Arianna Di Sanno, Registered trainee lawyer and Michele Elio De Tullio, Lawyer
De Tullio & Partners

Italian food products are among the most popular in the world and constitute an important quota of the exports in the United States, which is the first target market for Italian products. Quality products are those most requested by North American consumers, who have fine-tuned their tastes and are looking more and more for foods that recall specific areas of the peninsula. The protection of quality products is a controversial issue: in some countries, it is ensured by intellectual property rights such as PDOs and PGIs (hereinafter also GIs); in other countries, like the US, this type of protection is not guaranteed by national law nor by international laws such as the Lisbon Agreement. In the US, those who want to protect quality products must use certification marks, i.e. marks which have the function to certify the local origin of products, the raw materials used, the method of production, quality, accuracy, or to indicate that the processing of the product has been made by a member of a consortium. The function of such marks is to certify the nature and the quality of a product and its adherence to certain quality standards. The holder of this trademark cannot use it independently, but must control the compliance with certain quality standards and grant the use of the sign to anyone who meets these standards. The application of a certification mark must be filed at the USPTO, which examines the documentation and the proofs concerning the use, in order to determine whether the mark is actually used as a certification mark to indicate the geographical origin of the relevant goods. In the event that the documentation or any other evidence suggests that the sign has a generic meaning, the application is rejected; in particular, there is the well-known case of Fontina, where such name was deemed generic by the USPTO, who rejected the trademark application [In re Cooperative Produttori Latte e Fontina Valle D’Aosta]. The key element for assessing the generic character of a sign is the assessment of consumer awareness about the fact that the term in question indicates only the product of that geographical area, as has been held by the USPTO in the case of Community of Roquefort v. William Faehndrich, Inc. Despite such alternative mean of protection, the US do not grant today to GIs a protection comparable to that accorded to them by European legislation and the Lisbon Agreement which has recently been amended with the Geneva Act signed on May 21, 2015; the new agreement improves the existing text, strengthens the protection for right holders and aims to extend the basis of member countries maintaining the same quality standards for the protection of GIs.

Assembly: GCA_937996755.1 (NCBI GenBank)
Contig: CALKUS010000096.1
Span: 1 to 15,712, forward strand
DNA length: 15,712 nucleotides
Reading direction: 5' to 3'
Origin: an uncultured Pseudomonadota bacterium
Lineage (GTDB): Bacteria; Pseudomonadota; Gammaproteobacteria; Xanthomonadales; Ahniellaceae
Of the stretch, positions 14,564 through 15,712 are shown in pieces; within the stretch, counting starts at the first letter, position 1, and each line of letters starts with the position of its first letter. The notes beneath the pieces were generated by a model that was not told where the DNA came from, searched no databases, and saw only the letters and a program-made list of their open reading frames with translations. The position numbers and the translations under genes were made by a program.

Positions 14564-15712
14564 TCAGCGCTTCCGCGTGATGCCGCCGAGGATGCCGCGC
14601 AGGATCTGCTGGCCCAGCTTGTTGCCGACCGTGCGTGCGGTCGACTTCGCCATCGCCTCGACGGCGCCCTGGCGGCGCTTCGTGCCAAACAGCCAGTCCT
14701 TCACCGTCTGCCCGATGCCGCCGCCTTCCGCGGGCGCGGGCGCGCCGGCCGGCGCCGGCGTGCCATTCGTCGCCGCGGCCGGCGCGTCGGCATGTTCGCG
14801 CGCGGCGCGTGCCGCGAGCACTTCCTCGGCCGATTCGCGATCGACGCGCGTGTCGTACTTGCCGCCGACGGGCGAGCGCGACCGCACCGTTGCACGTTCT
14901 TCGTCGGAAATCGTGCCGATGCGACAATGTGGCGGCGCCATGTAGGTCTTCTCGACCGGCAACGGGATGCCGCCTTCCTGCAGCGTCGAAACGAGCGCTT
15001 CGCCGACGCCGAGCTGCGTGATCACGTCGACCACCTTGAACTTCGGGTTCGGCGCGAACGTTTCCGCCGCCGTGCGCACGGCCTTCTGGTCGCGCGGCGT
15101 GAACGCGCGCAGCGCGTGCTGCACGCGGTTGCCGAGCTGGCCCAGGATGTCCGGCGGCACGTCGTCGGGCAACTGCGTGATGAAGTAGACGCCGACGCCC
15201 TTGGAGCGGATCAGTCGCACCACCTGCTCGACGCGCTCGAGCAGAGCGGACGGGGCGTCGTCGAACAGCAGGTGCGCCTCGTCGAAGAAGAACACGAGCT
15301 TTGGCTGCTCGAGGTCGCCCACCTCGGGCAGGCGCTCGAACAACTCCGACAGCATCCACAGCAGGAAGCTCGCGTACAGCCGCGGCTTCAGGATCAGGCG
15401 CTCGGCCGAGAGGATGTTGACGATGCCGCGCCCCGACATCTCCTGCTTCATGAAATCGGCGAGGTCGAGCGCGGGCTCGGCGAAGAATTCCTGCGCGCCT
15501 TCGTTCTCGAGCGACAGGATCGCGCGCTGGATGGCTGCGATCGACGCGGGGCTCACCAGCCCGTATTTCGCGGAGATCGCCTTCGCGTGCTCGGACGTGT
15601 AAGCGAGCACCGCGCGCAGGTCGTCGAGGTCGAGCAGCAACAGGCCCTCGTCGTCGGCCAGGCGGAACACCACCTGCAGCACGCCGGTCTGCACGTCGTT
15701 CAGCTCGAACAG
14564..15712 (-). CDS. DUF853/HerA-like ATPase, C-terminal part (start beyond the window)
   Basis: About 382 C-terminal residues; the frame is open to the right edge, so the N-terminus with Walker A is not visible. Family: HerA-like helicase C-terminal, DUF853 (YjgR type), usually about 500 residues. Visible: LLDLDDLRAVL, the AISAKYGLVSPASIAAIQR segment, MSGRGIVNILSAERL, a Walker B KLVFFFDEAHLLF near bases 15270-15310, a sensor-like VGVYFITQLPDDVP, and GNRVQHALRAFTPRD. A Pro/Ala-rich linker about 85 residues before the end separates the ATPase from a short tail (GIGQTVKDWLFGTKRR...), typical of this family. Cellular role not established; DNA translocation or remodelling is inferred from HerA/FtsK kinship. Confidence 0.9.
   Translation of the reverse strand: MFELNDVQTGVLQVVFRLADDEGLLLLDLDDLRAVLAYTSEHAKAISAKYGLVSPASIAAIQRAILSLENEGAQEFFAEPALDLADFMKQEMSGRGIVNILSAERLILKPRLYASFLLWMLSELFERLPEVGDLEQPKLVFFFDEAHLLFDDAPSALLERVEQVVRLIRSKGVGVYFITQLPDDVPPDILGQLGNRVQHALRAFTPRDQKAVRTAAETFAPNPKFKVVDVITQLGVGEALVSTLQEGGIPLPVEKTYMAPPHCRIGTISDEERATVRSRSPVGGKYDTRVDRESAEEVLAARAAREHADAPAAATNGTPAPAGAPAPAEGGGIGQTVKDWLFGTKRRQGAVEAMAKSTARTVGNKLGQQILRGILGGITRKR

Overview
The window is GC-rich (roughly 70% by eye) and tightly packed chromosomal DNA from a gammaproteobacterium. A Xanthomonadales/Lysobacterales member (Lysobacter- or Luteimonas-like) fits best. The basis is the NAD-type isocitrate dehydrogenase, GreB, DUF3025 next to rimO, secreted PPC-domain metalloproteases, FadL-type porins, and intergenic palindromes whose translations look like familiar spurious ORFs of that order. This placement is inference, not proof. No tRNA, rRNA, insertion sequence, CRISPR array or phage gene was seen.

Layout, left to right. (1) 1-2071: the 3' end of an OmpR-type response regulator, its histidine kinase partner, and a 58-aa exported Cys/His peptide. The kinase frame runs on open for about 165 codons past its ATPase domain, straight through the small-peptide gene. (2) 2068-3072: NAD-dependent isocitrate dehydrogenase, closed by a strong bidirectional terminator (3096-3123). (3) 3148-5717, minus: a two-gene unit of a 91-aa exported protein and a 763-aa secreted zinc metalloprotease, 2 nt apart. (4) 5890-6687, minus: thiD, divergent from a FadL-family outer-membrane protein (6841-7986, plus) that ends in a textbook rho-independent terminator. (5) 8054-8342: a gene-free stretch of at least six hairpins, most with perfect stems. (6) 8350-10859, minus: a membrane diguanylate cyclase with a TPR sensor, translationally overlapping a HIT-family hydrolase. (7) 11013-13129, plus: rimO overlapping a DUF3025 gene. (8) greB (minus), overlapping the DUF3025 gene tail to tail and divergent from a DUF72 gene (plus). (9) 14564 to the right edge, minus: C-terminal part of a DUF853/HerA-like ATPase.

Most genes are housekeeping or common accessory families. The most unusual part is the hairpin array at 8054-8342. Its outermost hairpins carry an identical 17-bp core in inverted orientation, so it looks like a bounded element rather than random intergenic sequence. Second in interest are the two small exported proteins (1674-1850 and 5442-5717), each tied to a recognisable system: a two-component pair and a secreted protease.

Unfortunately, the willingness of the EU and some countries in particular (i.e. Italy) to extend the international recognition of European GIs and strengthen the international protection of GIs and, clashes with the position of those countries (i.e. the USA) which adopt an alternative system for the protection of GIs, not having an autonomous and specific sui generis protection system.
The commitment of the EU to extend the protection and recognition of GIs is also demonstrated by the conclusion of bilateral international agreements, so-called Free Trade Agreement (such as those concluded with South Korea and Canada), by which the contracting countries recognize in their territory the European GIs. In this context, the EU has recently agreed to negotiate with the US the TTIP (Transatlantic Trade and Investment Partnership), a treaty that will lead to an integration of the two markets, by removing some barriers, reducing tariffs and creating a free trade area between the two regions. Among the topics covered by the Treaty, there is the recognition of European GIs by the US, with the accordance of a safeguarding that could allow to achieve a higher level of protection and to fight more effectively the phenomenon of so-called Italian Sounding.

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